50 years in Franco-British relations: timeline

9th June 2006, Comments 0 comments

PARIS, June 9, 2006 (AFP) - Relations between France and Britain have rarely moved in a straight line, and the past 50 years have been no exception.

PARIS, June 9, 2006 (AFP) - Relations between France and Britain have rarely moved in a straight line, and the past 50 years have been no exception.

Highlights:

1956: Along with Israel, Britain and France unite in a military adventure seeking to prevent Egypt from nationalising the Suez Canal, a strategic waterway. The attack brings a furious response from the United States, which forces a humiliating ceasefire and withdrawal.

France and Britain draw opposing lessons from the debacle, with France concluding that the US cannot be trusted, and Britain that it can do nothing without the agreement of Washington.

1958: France's wartime leader Charles de Gaulle returns to power. In the same year he commits his country to an independent nuclear deterrent force. Britain's nuclear weapons, by contrast, are produced in tandem with the Americans.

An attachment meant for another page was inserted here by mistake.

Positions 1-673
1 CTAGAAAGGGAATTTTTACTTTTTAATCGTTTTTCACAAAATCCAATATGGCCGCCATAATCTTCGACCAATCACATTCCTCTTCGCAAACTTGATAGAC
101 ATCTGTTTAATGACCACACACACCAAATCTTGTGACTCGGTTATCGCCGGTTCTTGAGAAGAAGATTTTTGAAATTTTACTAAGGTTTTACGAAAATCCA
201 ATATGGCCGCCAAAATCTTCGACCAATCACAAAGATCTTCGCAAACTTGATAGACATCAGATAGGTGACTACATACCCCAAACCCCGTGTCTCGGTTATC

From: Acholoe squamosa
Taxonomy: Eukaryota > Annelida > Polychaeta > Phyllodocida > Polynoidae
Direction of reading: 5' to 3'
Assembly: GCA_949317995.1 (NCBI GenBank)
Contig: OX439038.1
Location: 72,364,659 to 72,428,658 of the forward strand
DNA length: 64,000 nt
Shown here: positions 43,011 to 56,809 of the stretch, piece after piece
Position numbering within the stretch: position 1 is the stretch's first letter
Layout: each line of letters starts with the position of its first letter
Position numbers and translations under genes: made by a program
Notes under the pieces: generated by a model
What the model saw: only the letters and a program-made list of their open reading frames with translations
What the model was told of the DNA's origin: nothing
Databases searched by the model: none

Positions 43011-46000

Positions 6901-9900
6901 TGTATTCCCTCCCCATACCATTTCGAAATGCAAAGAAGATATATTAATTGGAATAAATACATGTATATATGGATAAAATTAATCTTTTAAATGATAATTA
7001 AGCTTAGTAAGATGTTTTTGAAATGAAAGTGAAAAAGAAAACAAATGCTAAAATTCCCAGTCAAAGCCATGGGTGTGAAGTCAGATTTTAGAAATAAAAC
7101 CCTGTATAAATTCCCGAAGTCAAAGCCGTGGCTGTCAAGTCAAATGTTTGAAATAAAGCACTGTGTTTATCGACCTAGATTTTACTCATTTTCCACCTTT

1963 and 1967: On two occasions, de Gaulle vetoes Britain's bid to join the European Economic Community, known today as the European Union. De Gaulle accuses Britain of a "deep-seated hostility" to the European project.

1974: Five years after De Gaulle's death, Britain finally joins the EEC.

1991: Both countries provide forces for the US-led attack which expels the forces of Iraqi leader Saddam Hussein from Kuwait.

2001: After the attacks of September 11 against the United States, Britain and France both take part in the resulting military action against the Taliban regime in Afghanistan.

2002: France, along with its EU ally Germany and also Russia, refuses to take part in a US-led invasion of Iraq. Britain accepts, becoming a key ally of Washington in the war.

Copyright AFP

Subject: French news

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